The allure of ensemble-level, team-up books like Justice League, or in this case Batman and the Outsiders, lies with two factors: team chemistry and strength of villain.  Where most individual titles can effectively explore a character’s identity and complexities, a two-issue run is not the place to do it.  Convergence was billed as a Mortal Kombat, Battle Royale, free-for-all battle with our favorite heroes on display against classic villains.  To be honest, I don’t care what they’ve been up to for the past year.  I’m a Neanderthal.  Get to the fighting, something this issue never does.

With the sheer number of characters populating this book, the paneling jumps between the members of the Outsiders as they go about their daily lives.  It definitely keeps the reader focused on the team, but we are only given brief glimpses into their lives post-superpowers.  One cool aspect of Marc Andreyko’s is Bruce’s referring to the Outsiders as his soldiers.  It brought back shades of epics like No Man’s Land and a pre-New 52 Batman, and was one of those little things that I really liked about Bruce’s mentality.  Another interesting aspect is that Bruce seems mentally defeated, telling Alfred that he has no clues to solve the dome problem.

Putting it nicely, the Outsiders have become ordinary citizens bordering on sympathetic.  Geo-Force is basically Mr. Furious from Mystery Men, using his rage to make him strong and working as a costumed construction worker.  Black Lightning still wears his costume as well and works to install solar-energy collectors.  Katana is working with Dr. Thompkins and looking after Halo.  The only one who seems happy is Metamorpho, who has settled down with Sapphire Stagg and has established some kind of normalcy.  Watching them manage their daily lives is a heartbreaking exercise, but Andreyko’s story does little to set itself apart from the other Convergence storylines.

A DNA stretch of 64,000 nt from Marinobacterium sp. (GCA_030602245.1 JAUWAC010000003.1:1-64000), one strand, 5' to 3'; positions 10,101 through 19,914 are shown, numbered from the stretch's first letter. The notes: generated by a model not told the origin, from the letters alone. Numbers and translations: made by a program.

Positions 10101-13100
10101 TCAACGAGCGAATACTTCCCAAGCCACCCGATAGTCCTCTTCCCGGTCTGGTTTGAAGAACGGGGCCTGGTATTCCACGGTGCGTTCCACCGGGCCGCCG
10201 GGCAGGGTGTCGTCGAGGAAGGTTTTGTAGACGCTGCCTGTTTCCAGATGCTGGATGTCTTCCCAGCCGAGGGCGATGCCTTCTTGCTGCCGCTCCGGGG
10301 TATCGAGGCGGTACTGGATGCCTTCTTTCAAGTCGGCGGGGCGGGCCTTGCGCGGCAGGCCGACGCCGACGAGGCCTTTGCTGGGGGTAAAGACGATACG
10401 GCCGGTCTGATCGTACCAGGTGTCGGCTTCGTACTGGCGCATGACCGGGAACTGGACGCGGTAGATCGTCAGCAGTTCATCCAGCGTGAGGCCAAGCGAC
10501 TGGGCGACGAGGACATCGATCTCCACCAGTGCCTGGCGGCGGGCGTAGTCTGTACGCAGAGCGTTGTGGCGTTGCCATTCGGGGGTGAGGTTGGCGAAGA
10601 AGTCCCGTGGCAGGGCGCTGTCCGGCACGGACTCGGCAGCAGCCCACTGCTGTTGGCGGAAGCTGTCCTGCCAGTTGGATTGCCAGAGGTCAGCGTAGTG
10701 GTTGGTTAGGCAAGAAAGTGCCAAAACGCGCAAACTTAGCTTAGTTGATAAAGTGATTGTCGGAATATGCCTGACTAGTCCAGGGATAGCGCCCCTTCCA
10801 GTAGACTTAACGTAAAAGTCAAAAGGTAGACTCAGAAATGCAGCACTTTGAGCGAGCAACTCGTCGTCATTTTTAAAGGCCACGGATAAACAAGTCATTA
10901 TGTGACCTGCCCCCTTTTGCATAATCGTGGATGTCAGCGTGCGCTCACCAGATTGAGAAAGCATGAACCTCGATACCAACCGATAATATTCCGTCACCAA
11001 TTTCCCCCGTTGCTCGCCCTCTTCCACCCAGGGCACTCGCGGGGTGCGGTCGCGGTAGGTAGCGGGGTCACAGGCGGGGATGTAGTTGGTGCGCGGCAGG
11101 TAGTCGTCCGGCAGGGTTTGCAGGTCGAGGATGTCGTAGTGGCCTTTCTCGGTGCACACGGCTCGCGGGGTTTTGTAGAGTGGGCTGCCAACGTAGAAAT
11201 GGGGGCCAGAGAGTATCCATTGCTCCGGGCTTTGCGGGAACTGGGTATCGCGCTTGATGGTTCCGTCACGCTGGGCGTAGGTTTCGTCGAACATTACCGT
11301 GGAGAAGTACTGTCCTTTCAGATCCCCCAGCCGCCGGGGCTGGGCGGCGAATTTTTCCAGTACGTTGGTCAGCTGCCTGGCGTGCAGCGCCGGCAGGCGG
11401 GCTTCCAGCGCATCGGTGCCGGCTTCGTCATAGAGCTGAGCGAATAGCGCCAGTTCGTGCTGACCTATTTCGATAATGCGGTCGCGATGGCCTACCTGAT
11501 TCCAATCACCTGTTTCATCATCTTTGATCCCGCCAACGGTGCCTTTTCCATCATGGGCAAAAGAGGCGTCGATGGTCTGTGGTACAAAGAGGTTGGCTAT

While the solicitations promise a battle between the Outsiders and OMAC, the villain isn’t even revealed until the last page.  This choice of villain might not be just a coincidence or an attempt at an interesting crossover.  An OMAC was featured in the 2008 run of the Outsiders, where a member of the OMAC corps had its memory wiped and was left in the care of the Justice League.  What we get in this issue is a de-helmeted OMAC soldier, complete with the trademark eye across his chest, leading a massive horde of mutants from the Great Disaster.  Where this issue was heavy on the character development and interaction, next issue looks like it’ll be little more than a full-blown melee for the Outsiders’ city.

The majority of the artwork is left in the care of Carlos D’Anda.  D’Anda gives the reader a number of strong splash pages, but most of the issue follows the split-panel format mentioned before.  It is a good effect when it comes to showcasing every character, though it makes for a monotonous read at times.  A number of times the artwork itself left much to be desired.  Batman’s face looks awkward at times, especially during his conversation with Alfred.  Vibrant coloring by Gabe Eltaeb serves the story well.  The scene when the Outsiders regain their powers is lively and exciting in a way that other issues have failed to do.  It made me eager to see their powers in action, though it seems that that will have to wait until next issue.

Choosing this particular iteration of Batman and his allies was probably a bad idea from the start.  Limiting a story to two issues does not allow for proper development of an entire cast of characters.  Also, not introducing a villain until the very end of the first issue is probably not a good way to build tension of any kind.  While fans of the original Outsiders run may find some kind of solace in seeing how the team members have dealt with their time under the dome, I don’t think anyone else will be able to find real enjoyment in this issue.

Spoiler

  • Nothing “spoilerable” happens.

Favorite Quote:  “I may be a detective, but even the best detectives need clues.” – Bruce Wayne

Recommended If…

  • You’re a fan of the original Batman and the Outsiders
  • You want some light-hearted humor
  • You want to collect all the Convergence issues

Overall: While a valiant attempt at trying to capture the nostalgia of an earlier, more popular series, this issue unfortunately falls flat.  Without enough time to build characters that new readers can relate to or bring in a compelling villain, there is little appeal for anyone who hasn’t read the original Outsiders run.  Expect next issue to be little more than an all-out battle.

SCORE: 4/10